Happy 10th: Built to Spill, You in Reverse
10 years ago today, Built to Spill released their sixth studio album, their fourth album for Warner Brothers, and their first album as a quartet.
Co-produced by Steven Wray Lobdell and frontman Doug Martsch, You in Reverse was the first time Built to Spill had delivered an album without having Phil Ek twiddling the knobs for the band, but there’s another notable thing about the LP: it had actually been recorded back in 2004, but it took the better part of two years for it to see release. Why? Well, it’s been said that it was due to a combination of difficulties associated with the use of a new recording facility, inefficiencies associated with self-producing the album, and time constraints, but once it finally hit record store shelves, it hardly mattered.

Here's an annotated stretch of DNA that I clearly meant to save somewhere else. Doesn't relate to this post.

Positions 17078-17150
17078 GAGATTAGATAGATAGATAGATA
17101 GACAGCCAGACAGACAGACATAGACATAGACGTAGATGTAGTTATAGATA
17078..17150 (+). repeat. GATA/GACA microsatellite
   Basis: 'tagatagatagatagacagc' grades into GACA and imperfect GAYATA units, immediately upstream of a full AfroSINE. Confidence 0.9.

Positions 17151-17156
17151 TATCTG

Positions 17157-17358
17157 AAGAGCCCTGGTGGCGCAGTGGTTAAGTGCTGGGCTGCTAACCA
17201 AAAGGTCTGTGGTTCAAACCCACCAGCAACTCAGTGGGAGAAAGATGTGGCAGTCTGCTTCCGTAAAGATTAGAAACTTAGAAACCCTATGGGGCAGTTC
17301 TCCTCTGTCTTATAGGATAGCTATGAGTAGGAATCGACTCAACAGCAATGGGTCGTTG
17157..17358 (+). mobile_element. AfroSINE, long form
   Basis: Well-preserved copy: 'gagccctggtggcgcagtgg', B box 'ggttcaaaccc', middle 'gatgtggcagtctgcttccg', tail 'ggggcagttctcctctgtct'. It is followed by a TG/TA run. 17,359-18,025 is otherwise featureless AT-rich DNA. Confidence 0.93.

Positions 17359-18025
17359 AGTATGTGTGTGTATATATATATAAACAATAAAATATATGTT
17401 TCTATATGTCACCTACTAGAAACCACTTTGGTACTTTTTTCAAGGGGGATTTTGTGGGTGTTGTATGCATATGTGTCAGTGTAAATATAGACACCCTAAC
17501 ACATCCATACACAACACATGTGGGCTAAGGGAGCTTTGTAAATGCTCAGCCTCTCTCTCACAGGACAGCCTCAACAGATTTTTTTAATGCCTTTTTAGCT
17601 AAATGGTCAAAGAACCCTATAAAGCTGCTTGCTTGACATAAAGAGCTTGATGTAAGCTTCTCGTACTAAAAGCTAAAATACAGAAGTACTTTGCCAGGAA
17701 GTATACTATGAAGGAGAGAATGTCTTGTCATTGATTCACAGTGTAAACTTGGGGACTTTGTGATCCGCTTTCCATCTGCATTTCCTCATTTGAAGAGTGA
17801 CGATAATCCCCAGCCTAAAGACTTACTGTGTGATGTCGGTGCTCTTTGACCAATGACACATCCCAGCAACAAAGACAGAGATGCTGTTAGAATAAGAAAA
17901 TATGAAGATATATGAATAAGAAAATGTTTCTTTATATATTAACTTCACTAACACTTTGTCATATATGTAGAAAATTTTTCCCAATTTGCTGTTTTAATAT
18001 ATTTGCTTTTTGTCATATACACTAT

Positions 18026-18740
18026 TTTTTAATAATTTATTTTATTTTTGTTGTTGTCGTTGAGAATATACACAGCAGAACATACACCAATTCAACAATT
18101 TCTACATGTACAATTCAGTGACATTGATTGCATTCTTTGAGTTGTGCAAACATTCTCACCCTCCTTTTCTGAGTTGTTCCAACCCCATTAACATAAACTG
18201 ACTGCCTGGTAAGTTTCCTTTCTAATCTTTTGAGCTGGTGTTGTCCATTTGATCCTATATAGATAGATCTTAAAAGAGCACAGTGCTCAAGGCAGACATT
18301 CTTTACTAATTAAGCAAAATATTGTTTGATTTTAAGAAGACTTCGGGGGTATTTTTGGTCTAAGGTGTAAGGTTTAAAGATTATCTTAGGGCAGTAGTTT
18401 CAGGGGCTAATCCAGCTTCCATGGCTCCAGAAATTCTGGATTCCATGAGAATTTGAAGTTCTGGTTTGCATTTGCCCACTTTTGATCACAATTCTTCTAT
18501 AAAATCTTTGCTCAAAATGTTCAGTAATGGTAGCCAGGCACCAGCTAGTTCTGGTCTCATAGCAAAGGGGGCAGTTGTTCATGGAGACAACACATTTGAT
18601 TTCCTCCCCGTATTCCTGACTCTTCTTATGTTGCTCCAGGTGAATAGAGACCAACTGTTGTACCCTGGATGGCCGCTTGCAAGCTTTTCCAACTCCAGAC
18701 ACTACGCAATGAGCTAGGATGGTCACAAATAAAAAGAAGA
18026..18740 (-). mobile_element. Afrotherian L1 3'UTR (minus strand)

As Built to Spill’s press release trumpeted at the time, You in Reverse was “the most collaborative record in the band’s thirteen-year history: to a large extent, each musician wrote his own parts, (and) half of the finished material incorporates segments the band wrote together during jam sessions.” As for the band’s decision to self-produce the album, it’s noted that the band “felt a need to try something different, just to see what would happen.”
The sessions took place at Audible Alchemy Studios, owned by Steve Lobdell, which is how Lobdell came to be credited as co-producer, but Martsch sounded mildly dismissive of this credit in the press release: “It’s not even really produced. It’s cleanly recorded and mixed. It’s not slick.” With that said, however, Lobdell still gets his due credit from Martsch: “Steve played space echo, guitar, vibes, and percussion on the record. He understood the songs and their parameters, making specific and well-considered contributions.”
You in Reverse was Built to Spill’s highest charting album up to that point, hitting #63 on the Billboard Top 200 Albums chart, and it was also well-received critically: as Tim Sendra wrote on AllMusic.com, “Though there are no great surprises on You in Reverse, it is one of Built to Spill's strongest efforts, and anyone who has followed their career knows that this is high praise indeed.”